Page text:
On Fat Tuesday, 1988, I was in Boston for a Technology in the Practice of Law conference. (I was a very techy lawyer, relatively speaking: I traveled with my TRS-80 Model 100 for real-time notes and an NEC Multispeed HD 15-pound luggable for post-processing those notes, transferred by serial cable.)
I went out walking in the not-too-chilly coastal March evening, and was impressed by the number of pious college boys retching and relieving themselves in the alleys after doing their darndest to get into the True Spirit of Lent. I’m sure all of them got their ashes the next day and abstained from vice for the next 46 days.
I don’t care to see how far N’Awlins outdoes Boston, and I sure don’t plan ever to contribute to Brazil’s $1.8 billion annual tourist trade by doing Carnival, especially as I might get some sprayover golden shower on me.
A few principled Brazilian politicians — pecksniffs if you’re Bloomberg’s South America correspondent — took some issue with the “cherished, if hedonistic and boozy, cultural institution” (New York Times), whose justification is the riches that pour into Brazil from tourists less repressed than I.
There is something of the deathworks in Carnival, it seems to me, but I’ll let that go.
There definitely is something of the deathworks in the Bloomberg correspondent’s take on the Mayor who expressed some disapproval in advance and pulled some public funds:
Brazil as usual was on fine-feathered display during this year’s Carnival, the rolling street party that captures this nation at its irreverent best …
Rio’s Carnival is Brazil’s signature holiday, the premier attraction for international tourists, and a vitamin jolt for a city still staggered by three years of economic prostration.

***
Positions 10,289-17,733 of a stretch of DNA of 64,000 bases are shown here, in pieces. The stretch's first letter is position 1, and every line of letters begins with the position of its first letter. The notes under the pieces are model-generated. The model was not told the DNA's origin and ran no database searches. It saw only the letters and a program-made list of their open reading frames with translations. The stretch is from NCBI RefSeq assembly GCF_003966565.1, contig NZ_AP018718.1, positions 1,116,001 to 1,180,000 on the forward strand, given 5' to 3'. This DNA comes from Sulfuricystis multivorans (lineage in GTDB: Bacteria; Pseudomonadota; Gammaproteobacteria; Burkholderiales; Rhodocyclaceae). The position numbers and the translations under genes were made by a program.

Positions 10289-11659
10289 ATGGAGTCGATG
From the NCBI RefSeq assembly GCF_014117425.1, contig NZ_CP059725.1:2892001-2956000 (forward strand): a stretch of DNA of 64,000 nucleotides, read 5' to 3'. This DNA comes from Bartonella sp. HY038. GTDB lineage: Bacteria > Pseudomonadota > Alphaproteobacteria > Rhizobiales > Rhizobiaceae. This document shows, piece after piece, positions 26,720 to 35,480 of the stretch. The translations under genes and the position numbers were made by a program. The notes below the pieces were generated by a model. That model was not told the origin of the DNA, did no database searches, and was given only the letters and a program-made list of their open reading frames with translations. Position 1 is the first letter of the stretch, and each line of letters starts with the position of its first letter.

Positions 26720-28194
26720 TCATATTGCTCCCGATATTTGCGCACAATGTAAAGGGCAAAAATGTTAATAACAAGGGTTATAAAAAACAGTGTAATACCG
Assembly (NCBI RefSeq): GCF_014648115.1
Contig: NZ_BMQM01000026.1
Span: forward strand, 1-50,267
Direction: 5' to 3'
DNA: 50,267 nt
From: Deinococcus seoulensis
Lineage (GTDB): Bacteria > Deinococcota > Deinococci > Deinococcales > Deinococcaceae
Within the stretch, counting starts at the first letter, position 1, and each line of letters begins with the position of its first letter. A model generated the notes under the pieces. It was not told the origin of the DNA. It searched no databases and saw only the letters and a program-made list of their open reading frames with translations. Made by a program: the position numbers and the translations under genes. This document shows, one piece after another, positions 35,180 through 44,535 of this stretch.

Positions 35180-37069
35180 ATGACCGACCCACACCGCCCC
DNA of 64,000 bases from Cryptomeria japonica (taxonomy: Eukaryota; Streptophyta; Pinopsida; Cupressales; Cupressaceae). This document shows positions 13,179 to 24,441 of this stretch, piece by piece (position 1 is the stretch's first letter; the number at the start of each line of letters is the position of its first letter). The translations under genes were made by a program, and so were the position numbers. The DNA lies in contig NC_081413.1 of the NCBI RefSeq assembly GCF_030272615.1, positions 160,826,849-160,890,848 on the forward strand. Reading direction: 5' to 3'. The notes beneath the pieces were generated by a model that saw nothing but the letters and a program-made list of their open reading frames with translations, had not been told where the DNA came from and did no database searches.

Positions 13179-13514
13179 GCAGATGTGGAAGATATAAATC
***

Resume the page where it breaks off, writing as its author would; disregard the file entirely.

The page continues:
Rio pulls in 30 percent of the 6.78 billion reais ($1.8 billion) in tourist revenue that Brazil is expected to generate this year, according to a study by the National Confederation of Goods, Services and Tourism. So skimping on Rio’s carnival is shortchanging Brazil. “Crivella doesn’t understand the difference between his private beliefs and his public role,” anthropologist and noted carnival scholar Roberto DaMatta told me. “As mayor he’s part of Carnival’s cast.”
“Irreverence,” the mocking of holy things, is good business, you see, and the Mayor of Rio is derelict in his duty if he doesn’t bow to the new gods of debauchery once per year on the new high anti-holy day.
Surely I’m overreacting, you may say. Well, judge for yourself, from the New York Times description:
As millions of Brazilians enjoyed the last few hours of Carnival, Jair Bolsonaro, Brazil’s far-right president, denounced what he said was the debauchery of the festivities, and posted a video on Twitter that he presented as graphic proof.
“I don’t feel comfortable showing this, but we have to expose the truth so the people can be aware,” the president wrote alongside a video he posted that showed one man urinating on another in public. “This is what many street parties during Carnival have turned into.”
The video shows a man, wearing a black jockstrap, dancing on what appears to be a bus stop. At one point a second man urinates on the head of the man in the jockstrap. Mr. Bolsonaro urged his 3.4 million Twitter followers to draw their own conclusions and comment on the video.
… the post signals that Mr. Bolsonaro sees value in stoking societal debates over sexual orientation and morality that turbocharged his rise to power.
Note well that the saints in this story are the purported B&D boys taking golden showers, while the sinners are those who suggest that such ought not be taken in public — transvaluation of values and a deathwork in the combined names of mammon and iconic iconoclasm.
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